Immune Boosting Ideas
Oct 31, 2018 09:29PM
by Elizabeth McMillanAs the leaves are changing and nature is preparing for old man winter, it is important to keep in mind ways to stay healthy this cold and flu season. This may mean looking at current diet and lifestyle habits that can impact the immune system, as well as having a few things at home when there is a cold bug going through your living space.
Most colds and flus are considered viruses. A virus is a very tiny infectious micro-organism that requires a host to survive and multiply. When this type of infection enters the body, it takes over our cells activities and forces our cells to make more virus cells. Our body is designed to recognize these foreign cells and launch an attack to repel any further replication.
This is different from a bacterial infection—which is much larger and does not require a host to survive and multiply. Bacterial infections can be treated with antibiotics, while viruses are treated with rest and fluids. Therefore, it is important to look at our diets and lifestyle to protect ourselves from the flu.
First, it is wise to consider our personal habits that might be causing the immune system to take a dive. For instance, exercise should not be skipped during the colder months. Exercise decreases the release of cortisol, the stress-response hormone. When cortisol is high, the body’s natural abilities to fight off viruses is weakened. Aim for 150 minutes of exercise per week. This may include things like taking the stairs instead of the elevator and not skipping the gym.
Second, be mindful of how much wine or other alcoholic beverages you are partaking this holiday season. Alcohol weakens the protective cellular function of the immune system, making us more susceptible to illnesses.
Third, make sure your digestive track is working daily. This means that you are experiencing healthy bowel elimination. Did you know about 70 to 80 percent of our immune cells are located throughout our gastrointestinal tract—in specialized “pryers patches?” Probiotics help keep our digestive bacteria working for us and not against us. Increase your intake of probiotic rich foods like yogurt, kefir, kombucha and fermented vegetables like sauerkraut and pickled beets or take a daily probiotic. Good bacteria found in probiotic-rich foods strengthens intestinal walls and promotes anti-inflammatory defender cells to keep the immune system robust.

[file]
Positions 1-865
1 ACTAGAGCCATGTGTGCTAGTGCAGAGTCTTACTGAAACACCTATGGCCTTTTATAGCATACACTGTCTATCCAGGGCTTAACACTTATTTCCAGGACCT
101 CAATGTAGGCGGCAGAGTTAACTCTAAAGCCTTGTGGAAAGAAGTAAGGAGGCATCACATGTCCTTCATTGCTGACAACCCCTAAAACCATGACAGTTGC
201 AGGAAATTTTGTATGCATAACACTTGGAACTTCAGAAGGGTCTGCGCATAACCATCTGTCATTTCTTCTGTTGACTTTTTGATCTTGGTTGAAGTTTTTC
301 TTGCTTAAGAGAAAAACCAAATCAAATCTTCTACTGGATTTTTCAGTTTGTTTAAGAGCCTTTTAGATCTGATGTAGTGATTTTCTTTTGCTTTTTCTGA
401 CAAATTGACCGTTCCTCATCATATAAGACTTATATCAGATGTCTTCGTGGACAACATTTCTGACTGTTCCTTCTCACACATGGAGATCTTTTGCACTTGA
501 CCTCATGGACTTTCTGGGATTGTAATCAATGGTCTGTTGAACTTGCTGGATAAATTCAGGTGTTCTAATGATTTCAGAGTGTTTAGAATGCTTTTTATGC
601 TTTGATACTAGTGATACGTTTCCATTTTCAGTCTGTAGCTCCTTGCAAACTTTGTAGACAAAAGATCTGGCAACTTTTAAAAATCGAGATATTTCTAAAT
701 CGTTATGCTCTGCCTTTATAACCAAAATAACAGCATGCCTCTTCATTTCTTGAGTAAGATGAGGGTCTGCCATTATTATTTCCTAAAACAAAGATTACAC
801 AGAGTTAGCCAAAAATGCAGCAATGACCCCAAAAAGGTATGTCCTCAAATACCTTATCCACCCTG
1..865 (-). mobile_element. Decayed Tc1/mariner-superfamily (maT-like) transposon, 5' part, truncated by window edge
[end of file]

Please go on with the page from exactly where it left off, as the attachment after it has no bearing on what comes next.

Fourth, make healthy sleep habits a priority. Rest and sleep can supercharge the immune system to fight off any bugs. Some research says your body repairs the most during the hours of 10 p.m. and 2 a.m—so try to get to bed before 10 p.m.
Since our immune system must work very hard to ward off any viruses, it is reliant on a healthy diet to obtain the much-needed nutrients. A colorful diet filled with a variety of fruits and vegetables is key to a robust immune system. Consider taking vitamin D daily, especially in the winter months. Vitamin D is not easily found in the diet and although it can be absorbed by sunlight, we are not getting enough time out in the sun.
Also, vitamin C has many immune modulating effects, but specifically targets the production of the immune cells that destroy bacteria and viruses called phagocytes. It also gets rid of the damage done by viruses through its antioxidant mechanism. There are many immune boosting herbs and nutrients that boost the immune system. Some worth considering are elderberry, cinnamon, clove, turmeric, garlic, cayenne, ginger, carrots, peppers, parsley, salmon, broccoli, frankincense and berries. Try to include some of these into your daily diet.
Finally, if you think you are coming down with a cold, consider nature’s flu shot—the juice of three lemons, one garlic clove, a quarter teaspoon turmeric powder, an eighth of a teaspoon of cayenne pepper, one and a half cup of pineapple juice and one tablespoon of raw honey—all blended together. Just a half a cup daily will support one’s immune system and fend off the inevitable bugs of the colder months.
Elizabeth McMillan, CNS, LDN is a clinical nutritionist at the Rose Wellness Clinic, in Oakton, Virginia. Visit them online at RoseWellness.com for more information.